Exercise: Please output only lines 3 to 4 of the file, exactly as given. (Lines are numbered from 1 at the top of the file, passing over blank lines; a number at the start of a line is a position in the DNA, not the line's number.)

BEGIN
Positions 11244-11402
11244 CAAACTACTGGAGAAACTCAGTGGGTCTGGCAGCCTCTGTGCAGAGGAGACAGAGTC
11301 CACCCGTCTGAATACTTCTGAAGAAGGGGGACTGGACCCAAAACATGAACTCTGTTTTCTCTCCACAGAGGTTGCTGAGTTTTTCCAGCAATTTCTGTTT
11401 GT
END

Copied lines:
11301 CACCCGTCTGAATACTTCTGAAGAAGGGGGACTGGACCCAAAACATGAACTCTGTTTTCTCTCCACAGAGGTTGCTGAGTTTTTCCAGCAATTTCTGTTT
11401 GT